“Seek first to understand, then to be understood.” – Steven Covey, The 7 Habits of Highly Effective People
Too often, we use questions as weapons.
We use questions to dominate others, demonstrate our “superior” mastery, advance our own agenda.
What if we approached encounters with a desire to understand the other first?
Listening then becomes a pre-requisite for asking good, relationship-building, information-gathering questions.
Questioning then becomes a tool for working and creating together.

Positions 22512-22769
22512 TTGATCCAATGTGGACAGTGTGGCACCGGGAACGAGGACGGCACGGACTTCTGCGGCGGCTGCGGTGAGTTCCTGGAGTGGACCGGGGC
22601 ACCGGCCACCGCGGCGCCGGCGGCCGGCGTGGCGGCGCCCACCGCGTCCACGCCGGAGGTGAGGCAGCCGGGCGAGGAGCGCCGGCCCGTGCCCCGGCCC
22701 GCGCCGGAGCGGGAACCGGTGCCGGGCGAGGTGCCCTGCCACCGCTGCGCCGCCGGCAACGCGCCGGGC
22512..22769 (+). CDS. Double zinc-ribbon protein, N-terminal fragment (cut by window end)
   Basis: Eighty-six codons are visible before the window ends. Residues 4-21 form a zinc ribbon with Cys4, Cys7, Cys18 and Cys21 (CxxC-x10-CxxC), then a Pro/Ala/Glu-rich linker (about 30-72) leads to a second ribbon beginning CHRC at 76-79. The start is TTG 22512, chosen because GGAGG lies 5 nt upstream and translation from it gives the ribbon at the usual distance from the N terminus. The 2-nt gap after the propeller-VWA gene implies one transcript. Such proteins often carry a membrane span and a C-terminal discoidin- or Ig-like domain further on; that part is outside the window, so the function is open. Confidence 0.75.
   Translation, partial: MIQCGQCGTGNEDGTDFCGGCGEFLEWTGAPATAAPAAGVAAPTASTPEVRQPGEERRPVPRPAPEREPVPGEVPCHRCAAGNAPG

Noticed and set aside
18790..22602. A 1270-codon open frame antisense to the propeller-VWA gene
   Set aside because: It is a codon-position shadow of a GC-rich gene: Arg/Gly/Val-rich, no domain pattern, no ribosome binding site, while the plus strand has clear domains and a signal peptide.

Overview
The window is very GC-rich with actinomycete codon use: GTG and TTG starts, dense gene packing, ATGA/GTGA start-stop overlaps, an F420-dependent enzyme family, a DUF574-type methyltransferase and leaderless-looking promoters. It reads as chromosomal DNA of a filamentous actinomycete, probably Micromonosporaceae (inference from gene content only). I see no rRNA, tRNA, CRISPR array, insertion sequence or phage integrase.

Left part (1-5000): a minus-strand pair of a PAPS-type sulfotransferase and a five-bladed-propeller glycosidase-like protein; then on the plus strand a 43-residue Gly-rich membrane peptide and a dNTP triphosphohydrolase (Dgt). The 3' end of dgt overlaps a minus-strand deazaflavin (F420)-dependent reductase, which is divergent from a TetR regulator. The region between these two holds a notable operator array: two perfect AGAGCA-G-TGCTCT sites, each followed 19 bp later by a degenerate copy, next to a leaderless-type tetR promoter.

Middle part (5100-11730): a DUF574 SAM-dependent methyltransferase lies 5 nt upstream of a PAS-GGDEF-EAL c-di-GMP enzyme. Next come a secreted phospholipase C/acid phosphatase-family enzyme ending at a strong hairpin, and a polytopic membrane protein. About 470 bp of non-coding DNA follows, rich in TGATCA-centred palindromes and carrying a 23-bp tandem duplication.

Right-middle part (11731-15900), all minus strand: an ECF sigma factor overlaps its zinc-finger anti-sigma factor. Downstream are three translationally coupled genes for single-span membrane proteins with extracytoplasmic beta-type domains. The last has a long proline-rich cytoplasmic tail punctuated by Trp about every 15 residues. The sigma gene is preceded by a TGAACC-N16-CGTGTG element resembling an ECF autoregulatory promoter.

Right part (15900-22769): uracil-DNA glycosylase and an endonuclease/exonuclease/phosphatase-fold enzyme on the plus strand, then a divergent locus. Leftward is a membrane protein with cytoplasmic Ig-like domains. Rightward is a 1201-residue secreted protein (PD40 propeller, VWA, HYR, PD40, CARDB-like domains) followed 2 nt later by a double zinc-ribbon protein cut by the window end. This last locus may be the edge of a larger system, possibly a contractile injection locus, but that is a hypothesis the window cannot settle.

I have found that the best conversations (and best relationships) have started with my desire to learn about and from the other.
When I go into a conversation with an agenda, or with a pre-conceived notion, or in a rush, or trying to prove something, it doesn’t go nearly as well.
Programmers have code libraries. Coaches, Therapists, Ethnographic Researchers, and Business Analysts have question pools.
Sir John Whitmore provides one of my favorite coaching question pools in Coaching for Performance. He designed these questions to help managers improve employee performance.
Tony Stoltzfus also provides a solid introductory question pool in Coaching Questions.
These tools are helpful, but they work best as a way to seed conversation. Other questions surface if you are listening deeply and seeking to understand.